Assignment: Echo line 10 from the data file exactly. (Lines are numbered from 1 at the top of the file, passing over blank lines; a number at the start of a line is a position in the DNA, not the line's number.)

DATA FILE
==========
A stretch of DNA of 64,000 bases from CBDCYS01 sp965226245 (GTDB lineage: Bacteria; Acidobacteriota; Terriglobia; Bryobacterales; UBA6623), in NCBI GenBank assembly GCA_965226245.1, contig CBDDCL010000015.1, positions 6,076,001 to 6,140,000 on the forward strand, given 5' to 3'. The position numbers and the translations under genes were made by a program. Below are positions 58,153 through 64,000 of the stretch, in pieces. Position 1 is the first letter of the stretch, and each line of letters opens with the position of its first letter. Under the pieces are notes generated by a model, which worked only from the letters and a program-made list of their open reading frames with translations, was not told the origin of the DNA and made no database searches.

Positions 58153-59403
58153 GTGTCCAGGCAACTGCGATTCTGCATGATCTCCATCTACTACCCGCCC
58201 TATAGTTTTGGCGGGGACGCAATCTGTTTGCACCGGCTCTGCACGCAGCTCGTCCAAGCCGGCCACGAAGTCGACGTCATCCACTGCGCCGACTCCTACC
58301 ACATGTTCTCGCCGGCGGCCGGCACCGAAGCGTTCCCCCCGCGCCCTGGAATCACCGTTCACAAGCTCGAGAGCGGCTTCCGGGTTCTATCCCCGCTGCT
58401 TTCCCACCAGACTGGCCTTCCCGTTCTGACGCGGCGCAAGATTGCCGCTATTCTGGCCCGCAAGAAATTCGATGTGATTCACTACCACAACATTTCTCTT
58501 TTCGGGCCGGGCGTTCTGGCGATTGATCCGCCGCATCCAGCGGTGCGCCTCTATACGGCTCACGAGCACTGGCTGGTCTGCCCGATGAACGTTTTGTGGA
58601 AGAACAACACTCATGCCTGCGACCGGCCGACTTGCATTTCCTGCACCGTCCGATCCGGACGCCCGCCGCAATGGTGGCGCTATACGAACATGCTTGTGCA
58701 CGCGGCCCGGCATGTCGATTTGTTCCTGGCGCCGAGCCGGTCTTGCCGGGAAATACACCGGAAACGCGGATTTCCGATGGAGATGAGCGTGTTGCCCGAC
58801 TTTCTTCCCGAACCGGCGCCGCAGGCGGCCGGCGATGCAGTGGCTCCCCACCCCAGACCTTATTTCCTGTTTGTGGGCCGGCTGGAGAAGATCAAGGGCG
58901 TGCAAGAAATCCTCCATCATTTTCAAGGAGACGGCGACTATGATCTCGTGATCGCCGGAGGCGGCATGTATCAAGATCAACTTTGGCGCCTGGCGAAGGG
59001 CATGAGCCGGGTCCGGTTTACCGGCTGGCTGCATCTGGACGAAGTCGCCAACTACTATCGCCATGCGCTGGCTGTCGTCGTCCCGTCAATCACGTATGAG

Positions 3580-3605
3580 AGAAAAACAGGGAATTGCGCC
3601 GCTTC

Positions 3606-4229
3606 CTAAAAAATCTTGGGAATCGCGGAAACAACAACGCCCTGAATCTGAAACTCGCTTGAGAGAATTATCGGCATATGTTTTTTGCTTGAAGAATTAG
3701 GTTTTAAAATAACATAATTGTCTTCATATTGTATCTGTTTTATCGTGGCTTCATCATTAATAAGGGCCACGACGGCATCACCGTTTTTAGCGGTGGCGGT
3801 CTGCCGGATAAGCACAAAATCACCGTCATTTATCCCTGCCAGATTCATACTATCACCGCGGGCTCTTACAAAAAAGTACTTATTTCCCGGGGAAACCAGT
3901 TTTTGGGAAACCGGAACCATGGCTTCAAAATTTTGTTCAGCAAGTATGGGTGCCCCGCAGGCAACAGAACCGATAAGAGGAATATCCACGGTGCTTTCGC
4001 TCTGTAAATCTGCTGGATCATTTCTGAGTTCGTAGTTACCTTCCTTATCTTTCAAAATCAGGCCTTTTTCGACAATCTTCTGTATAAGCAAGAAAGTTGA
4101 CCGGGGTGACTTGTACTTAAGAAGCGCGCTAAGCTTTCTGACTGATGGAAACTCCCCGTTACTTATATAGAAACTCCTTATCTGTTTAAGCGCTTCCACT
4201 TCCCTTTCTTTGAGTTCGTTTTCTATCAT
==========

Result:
58801 TTTCTTCCCGAACCGGCGCCGCAGGCGGCCGGCGATGCAGTGGCTCCCCACCCCAGACCTTATTTCCTGTTTGTGGGCCGGCTGGAGAAGATCAAGGGCG